Realize “you can’t stop the waves, but you can learn how to surf.”

            Judge the weight you give to your personal attachment to your “character” and see if, maybe, it’s a little overloaded at the moment. Ya know what I mean? We’re having fun here improving. Don’t take it so seriously.

            Anyway, I’m off to make my Mothership Connection. Because this is how I Funk With You. <3

          • echar

            Very well. I take my play seriously and my serious with a smile. I try to be me as much as possible online. I accept your explanation.

          • American Cannibal

            Exactly. You’re a serious character. That’s why you’re in my Double Act. I can’t do this without you, Echar! Don’t change for me. We’re all wrastling here on Disinfo.

      • alizardx

        Power will provide the form of respect to what it considers “the lower orders” if it feels compelled to do so by fear.

        • echar

          I am not sure I understand, but that seems like a rationalization to me.

          • American Cannibal

            Good grief. Short-circuit your way to understanding with a history book: 48 Laws of Power.

          • kowalityjesus

            holy crap, that is the most Machiavellian material I have read in my life!

          • American Cannibal

            I know! Echar should read it.

          • kowalityjesus

            I don’t advocate it. It is very far disposed from my POV.

          • American Cannibal

            Read not to implement it, but as to understand what the masters are doing. You know, a glimpse into the playbook with the added benefit of a deeper historical context for why things are the way they are now.

          • echar

            I prefer the Art of War. Mostly to recognize awful people who think their book learning counts for anything.

          • American Cannibal

            Don’t forget Clausewitz and Alistair Horne.

          • alizardx

            Conspicuous displays of wealth were frowned on by the wealthy during the Great Depression shortly after they collectively figured out they were in deep shit because public tolerance for them had run out.

          • echar

            I understand this. Old money doesn’t flaunt for that very reason. I am pretty sure you are aware of the difference in CEO income difference in east compared to the west. This is what I was hinting at.

          • alizardx

            Technocapitalists look increasingly like a return of the old robber barons, you heard of the top 5 tech firms in Si Valley caught colluding to reduce wages via agreement not to hire each other’s employees?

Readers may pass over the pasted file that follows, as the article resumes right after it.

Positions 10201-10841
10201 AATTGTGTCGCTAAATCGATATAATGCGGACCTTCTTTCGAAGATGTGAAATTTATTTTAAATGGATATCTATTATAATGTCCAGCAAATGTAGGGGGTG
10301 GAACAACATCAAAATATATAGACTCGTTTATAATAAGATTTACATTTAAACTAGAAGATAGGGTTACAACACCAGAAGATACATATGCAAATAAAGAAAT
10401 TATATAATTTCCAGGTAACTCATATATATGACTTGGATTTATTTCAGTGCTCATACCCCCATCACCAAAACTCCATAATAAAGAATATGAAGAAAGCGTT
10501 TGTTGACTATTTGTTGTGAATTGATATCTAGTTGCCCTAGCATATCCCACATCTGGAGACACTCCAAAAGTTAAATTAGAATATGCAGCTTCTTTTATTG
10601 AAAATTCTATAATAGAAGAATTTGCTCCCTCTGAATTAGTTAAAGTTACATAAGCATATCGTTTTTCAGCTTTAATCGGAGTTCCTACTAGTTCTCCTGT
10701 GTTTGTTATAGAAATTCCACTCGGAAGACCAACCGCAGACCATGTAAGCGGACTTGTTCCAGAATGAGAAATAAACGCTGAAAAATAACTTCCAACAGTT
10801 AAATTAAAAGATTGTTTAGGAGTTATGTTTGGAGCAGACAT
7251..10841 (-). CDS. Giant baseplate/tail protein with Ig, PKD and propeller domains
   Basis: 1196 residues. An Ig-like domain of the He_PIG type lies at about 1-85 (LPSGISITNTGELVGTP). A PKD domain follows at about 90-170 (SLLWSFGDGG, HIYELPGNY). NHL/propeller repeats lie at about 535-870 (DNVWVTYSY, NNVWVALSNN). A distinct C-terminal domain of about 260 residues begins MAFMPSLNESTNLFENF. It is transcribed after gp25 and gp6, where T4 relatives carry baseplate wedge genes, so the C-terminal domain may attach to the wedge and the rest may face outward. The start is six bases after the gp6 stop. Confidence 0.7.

• echar

            I did, and it’s gross.

    • LovelyLady666

      The beginning of the article already addressed that problem, this was only offering a 4th viewpoint to the situation.

      • alizardx

        No, the author simply offered excuses to explain why we should listen to his expression of a wealth friendly viewpoint.

        • LovelyLady666

          you use excuses i use viewpoint, either way my statement still stands.

          • alizardx

            He addressed them by dismissing them so he could pitch us his own notion.

          • LovelyLady666

            Just as you reiterate what I said to fit your opinion. This had to do with perspectives, a viewpoint, not the income distribution on a money level rather a perspective. When I say addressed I mean the author acknowledge and moved onto his point, which you obviously missed and continue to miss on any level. No shit people would rather more money than respect, anything else captain can’t see past the surface would like to point out? (funny part is I don’t even agree with this author).

    • Simon Valentine

      man i didn’t know if anyone else was as sick about all the thieving and mis or mal application of ideas/innovation as i can be … the answer that i’m not the only one busts out of your post like hulk busts out of a shirt. there ought to be a word for the disgusting type of criminal management practices involved… all i can come up with is a list of laws broken, however.

      for my part, feel free to hit me if i complain about you knocking horse blinders off~

      • alizardx

        It was bad enough when the elites started using Orwell and Huxley as DIY guides to what everyone’s future should look like.

        Looks like they’ve added Jared Diamond’s “Collapse” to their DIY Futurist list. If they want to go lemming and go over a cliff, fine with me, however, I want them to go by themselves.

        • American Cannibal

          They’re pulling us over the cliff in chains…

        • Simon Valentine

          if only self-control, self-actualization, and self-awareness came in a pill, maybe they could work on being responsible. it’s like training a dead horse to pull a cart built from wood on the moon.

          • echar

            If only aum was a real drug.

          • Simon Valentine

            good point

    • Lookinfor Buford

      You are a sad confused individual. Respect among differing socio-economic classes is precisely what keeps this society going. And if you think the poor have it bad here, then there is no hope for you. YOU need to wake up and take a look, “sympathize”, with the truly downtrodden in this world. Here’s a clue, it ain’t your typical OWS dude.
      global warming.. pfff, I can’t even….

  • LovelyLady666